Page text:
Instead of seeking vengeance, the authorities must focus on ensuring justice for the victims of sexual violence including through delivering the long-term changes that would stop this epidemic of violence and prevent it from recurring
Responding the Bangladeshi government's decision to introduce the death penalty as a punishment for rape, Amnesty International’s South Asia Researcher, Sultan Mohammed Zakaria, said:
“This regressive step is a fig leaf that deflects attention from the lack of real action to address the appalling brutality faced by so many Bangladeshi women. Executions perpetuate violence, they don’t prevent it. Instead of seeking vengeance, the authorities must focus on ensuring justice for the victims of sexual violence including through delivering the long-term changes that would stop this epidemic of violence and prevent it from recurring. That means, for example, ensuring that Bangladeshi women and girls are protected and that they feel safe coming forward and reporting crimes. Perpetrators must be prosecuted and held accountable and the impunity for these horrific crimes must come to an end-but through fair proceedings and without resort to the death penalty.”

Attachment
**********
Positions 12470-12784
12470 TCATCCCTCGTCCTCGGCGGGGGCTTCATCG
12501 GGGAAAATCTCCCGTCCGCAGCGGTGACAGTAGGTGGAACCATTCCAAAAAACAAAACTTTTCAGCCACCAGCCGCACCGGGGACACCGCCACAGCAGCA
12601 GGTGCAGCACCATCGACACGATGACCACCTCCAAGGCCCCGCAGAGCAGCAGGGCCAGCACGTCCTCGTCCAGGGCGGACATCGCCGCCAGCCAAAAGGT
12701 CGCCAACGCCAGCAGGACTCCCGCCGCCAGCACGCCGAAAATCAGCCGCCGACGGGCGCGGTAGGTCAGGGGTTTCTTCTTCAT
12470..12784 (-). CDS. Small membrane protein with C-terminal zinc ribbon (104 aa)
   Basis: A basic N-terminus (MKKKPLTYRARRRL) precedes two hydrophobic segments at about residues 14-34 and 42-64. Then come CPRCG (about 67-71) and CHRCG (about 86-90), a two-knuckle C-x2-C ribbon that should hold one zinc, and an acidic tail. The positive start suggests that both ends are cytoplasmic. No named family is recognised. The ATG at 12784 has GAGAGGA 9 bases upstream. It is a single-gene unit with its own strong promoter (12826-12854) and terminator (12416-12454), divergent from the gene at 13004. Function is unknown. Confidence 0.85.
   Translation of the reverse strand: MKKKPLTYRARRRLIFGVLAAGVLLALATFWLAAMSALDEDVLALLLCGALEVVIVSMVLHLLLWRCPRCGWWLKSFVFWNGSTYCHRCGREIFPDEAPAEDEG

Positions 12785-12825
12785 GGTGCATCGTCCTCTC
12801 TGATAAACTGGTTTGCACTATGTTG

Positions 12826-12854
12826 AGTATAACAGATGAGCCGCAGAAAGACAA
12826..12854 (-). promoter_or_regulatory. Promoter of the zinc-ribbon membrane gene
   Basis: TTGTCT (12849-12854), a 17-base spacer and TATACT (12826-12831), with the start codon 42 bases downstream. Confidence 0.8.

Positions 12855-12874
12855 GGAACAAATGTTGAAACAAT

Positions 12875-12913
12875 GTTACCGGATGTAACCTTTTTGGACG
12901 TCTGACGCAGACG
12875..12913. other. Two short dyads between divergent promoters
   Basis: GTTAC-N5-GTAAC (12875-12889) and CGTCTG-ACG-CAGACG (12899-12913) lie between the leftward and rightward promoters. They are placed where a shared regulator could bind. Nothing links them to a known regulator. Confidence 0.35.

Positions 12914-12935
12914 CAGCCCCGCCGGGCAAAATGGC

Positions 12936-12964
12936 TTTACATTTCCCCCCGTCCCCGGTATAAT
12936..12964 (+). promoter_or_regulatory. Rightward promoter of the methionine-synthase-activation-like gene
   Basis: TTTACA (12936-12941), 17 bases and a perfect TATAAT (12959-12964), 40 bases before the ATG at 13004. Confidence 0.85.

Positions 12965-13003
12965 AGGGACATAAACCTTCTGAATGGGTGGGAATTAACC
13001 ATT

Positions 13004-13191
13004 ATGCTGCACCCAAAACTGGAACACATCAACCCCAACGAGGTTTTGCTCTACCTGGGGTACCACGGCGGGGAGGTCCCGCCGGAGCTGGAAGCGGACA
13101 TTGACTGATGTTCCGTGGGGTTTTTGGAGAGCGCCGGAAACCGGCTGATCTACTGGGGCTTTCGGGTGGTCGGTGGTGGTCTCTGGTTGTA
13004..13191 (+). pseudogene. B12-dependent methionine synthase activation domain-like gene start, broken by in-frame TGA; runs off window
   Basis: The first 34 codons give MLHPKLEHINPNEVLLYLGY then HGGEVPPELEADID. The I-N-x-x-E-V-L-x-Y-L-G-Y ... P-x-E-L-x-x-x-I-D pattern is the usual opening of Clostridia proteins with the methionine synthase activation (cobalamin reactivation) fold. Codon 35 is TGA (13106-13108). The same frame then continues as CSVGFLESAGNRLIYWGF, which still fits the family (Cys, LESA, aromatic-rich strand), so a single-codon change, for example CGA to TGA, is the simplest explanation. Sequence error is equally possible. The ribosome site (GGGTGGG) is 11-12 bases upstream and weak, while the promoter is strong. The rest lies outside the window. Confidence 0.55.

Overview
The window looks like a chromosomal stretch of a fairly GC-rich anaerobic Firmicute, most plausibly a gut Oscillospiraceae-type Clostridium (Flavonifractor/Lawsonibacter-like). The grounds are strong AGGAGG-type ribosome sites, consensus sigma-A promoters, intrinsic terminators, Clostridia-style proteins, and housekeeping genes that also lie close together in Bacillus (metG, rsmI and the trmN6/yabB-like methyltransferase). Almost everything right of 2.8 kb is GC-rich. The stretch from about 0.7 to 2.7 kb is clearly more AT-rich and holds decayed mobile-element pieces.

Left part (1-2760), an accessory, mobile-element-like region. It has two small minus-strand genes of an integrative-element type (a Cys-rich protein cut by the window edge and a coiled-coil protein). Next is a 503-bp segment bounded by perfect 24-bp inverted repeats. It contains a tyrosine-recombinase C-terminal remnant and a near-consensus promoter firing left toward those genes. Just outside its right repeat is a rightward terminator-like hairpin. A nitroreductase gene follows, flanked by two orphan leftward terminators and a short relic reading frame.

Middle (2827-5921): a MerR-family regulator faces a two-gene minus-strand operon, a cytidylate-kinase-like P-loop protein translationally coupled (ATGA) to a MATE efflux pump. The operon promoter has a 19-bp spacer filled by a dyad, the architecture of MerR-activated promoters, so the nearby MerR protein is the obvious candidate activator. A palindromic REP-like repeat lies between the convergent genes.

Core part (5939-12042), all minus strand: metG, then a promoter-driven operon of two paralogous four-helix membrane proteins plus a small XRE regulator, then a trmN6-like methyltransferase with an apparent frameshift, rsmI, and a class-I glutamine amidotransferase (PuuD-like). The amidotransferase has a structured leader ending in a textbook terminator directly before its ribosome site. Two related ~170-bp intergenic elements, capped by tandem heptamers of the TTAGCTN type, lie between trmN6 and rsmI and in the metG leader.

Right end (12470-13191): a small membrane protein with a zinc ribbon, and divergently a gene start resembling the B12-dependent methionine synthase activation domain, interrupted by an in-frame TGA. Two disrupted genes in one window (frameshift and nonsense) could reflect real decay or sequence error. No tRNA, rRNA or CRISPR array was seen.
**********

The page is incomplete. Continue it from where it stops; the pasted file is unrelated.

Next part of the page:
Following large-scale protests calling for an end to impunity for rape against women and girls, the Bangladeshi cabinet approved the draft Women and Children Repression Prevention (Amendment) Bill, amending Section 9(1) of the existing Prevention of Women and Children Repression Act 2000, to increase the highest punishment for rape from life imprisonment to the death penalty.
Tags: ASIA AND THE PACIFIC, BANGLADESH, WOMEN AND GIRLS, SEXUAL VIOLENCE.
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